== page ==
Almost artistic
Almost artistic looking trail - there were puddles and mud for 90% of the trail. Stepping aside was nearly impossible, e.g. steep slope, dense vegetations, more marshy areas etc.

Frozen marshy trail
At least it was frozen in early am.

Flooded path
Long sections of the trail were completely flooded.

Frozen trail
It was slippery, but so much easier to move on frozen trail.

We reached the Weminuche Pass area and set up our camp in some previously used campsite with a build in fire pit. I could not make a fire (wood was too wet), but made a quick dinner and tea, and off to my warm sleeping bag. I brought a book to reread and fell asleep while listening to howling coyotes nearby. I don't think Duchess heard them, she appears to be deaf for the past few months (not hearing cars etc.). My plan was to sleep late and wait for the day to warm up, but Duchess changed my plans. She was ready to go around 6:30 am. I quickly made my mix of hot chocolate a coffee, put a granola bar in my pocket and off we go, breakfast while hiking. The path was better in early am - the puddles were frozen and it was easier to move. The morning along Rincon La Vaca was crispy and beautiful. Soon our destination came into the view - a nicely shaped pyramidal peak with window to the south. I felt a sudden peace of relief of knowing where to go.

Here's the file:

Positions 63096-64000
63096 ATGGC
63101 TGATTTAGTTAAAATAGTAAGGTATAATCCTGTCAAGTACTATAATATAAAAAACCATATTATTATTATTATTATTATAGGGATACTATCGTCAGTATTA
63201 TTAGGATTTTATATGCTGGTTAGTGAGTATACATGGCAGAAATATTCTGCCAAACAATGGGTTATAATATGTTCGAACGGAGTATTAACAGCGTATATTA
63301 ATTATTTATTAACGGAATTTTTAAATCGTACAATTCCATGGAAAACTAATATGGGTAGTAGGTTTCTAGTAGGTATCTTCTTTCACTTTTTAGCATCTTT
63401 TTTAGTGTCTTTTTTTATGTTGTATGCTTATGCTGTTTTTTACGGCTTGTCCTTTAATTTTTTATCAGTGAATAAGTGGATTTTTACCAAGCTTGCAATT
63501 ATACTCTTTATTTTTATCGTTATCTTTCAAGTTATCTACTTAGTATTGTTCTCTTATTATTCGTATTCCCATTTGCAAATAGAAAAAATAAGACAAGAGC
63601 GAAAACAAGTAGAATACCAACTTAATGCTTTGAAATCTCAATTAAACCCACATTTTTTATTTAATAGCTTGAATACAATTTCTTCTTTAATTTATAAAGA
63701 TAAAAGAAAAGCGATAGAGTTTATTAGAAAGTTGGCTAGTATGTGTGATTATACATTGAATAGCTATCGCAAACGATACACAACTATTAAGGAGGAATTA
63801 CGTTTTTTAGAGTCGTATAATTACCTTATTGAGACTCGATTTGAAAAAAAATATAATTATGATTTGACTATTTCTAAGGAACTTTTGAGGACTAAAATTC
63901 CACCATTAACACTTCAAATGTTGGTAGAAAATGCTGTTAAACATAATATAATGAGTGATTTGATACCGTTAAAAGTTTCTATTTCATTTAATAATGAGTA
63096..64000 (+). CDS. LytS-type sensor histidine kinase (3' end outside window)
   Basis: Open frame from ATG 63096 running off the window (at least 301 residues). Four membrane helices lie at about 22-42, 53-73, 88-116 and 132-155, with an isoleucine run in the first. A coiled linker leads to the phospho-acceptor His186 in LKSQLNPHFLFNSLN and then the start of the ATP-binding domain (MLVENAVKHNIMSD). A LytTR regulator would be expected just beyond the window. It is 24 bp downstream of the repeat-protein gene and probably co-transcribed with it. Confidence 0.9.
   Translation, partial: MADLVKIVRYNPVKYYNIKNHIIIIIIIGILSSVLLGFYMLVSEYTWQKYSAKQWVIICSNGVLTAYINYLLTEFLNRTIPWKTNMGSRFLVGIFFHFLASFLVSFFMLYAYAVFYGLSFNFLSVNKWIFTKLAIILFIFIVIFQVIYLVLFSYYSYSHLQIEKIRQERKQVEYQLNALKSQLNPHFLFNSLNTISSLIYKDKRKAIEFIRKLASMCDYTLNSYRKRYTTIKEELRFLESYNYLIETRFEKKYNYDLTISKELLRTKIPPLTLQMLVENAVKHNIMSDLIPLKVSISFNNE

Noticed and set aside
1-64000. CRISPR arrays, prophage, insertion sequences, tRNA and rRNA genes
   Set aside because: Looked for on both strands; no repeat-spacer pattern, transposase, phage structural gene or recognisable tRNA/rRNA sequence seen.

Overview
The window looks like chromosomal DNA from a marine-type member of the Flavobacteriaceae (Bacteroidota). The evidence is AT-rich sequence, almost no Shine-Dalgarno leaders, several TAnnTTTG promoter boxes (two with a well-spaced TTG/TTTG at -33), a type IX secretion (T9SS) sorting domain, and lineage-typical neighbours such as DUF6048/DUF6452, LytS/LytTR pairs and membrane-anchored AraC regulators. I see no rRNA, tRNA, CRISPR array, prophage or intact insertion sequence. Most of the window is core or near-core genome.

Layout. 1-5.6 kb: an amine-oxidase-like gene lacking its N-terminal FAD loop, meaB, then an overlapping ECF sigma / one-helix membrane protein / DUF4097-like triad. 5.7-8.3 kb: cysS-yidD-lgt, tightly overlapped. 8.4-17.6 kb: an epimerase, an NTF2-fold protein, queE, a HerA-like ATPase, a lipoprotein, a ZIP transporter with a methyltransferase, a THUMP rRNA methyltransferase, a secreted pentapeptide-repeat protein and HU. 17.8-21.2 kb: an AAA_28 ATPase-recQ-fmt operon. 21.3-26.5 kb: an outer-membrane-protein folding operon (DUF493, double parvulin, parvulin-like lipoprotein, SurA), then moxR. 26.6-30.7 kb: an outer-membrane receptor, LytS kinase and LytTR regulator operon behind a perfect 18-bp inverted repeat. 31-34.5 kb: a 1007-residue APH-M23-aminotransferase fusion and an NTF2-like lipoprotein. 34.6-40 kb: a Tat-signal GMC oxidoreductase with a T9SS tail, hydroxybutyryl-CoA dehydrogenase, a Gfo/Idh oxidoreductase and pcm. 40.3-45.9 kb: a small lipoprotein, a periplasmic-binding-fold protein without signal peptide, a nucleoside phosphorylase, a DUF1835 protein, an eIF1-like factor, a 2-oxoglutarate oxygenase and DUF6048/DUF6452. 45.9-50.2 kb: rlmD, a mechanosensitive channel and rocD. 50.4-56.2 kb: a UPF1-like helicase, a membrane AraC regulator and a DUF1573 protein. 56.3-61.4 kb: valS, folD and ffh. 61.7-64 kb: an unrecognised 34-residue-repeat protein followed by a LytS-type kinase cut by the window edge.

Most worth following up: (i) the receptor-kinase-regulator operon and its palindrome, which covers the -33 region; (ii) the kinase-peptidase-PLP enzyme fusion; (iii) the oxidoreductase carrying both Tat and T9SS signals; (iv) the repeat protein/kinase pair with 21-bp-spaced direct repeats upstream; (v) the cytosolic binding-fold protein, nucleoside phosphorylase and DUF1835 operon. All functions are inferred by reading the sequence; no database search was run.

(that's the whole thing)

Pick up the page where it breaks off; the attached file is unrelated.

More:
Morning along Rincon la Vaca
Crisp and clear morning along Rincon la Vaca trail.

First glimpse of pyramid and window
First glimpse of pyramid and window provided relief - I knew where to go.

We followed the trail higher up, not well signed, parts of it buried in a deep snow, but still easy to follow. Our destination was no longer in sight. We saw some hunters on their horses (I forgot to mention that the trail mud had a mix of horse manure as well, Duchess smelled great laying in the tent next to me). We took a hide in the trees and waited for them to pass, I was in no mood to talk to people. The trail followed some creek with waterfalls and was winding its way up. Finally, some peak appeared on horizon - it was Point 13,261, a nice looking peak. I was not sure at what point to leave the trail and decided to stay on it until we reached a signed post with Contitental Divide mark and Opal Lake. We skirted along the lake and hiked up easy southern slopes of Window Peak first. The first section was an easy scree, grassy slopes higher up. Window Peak does not look that interesting, but it offers excellent views from its summit, and the Pyramid looked formidable. There was a Colorado Mountain Club summit register on its summit (with only a few entries over the past 3 years). The register was placed in a glass container, which was loose next to the broken summit cairn. I spend a few minutes rebuilding the cairn and placing the register inside it. We descended northern slopes of Window Peak towards the window. The slope was steeper, but not exceeding class 2, and was covered with snow. I got my boots wet - got out my gators, but slightly too late.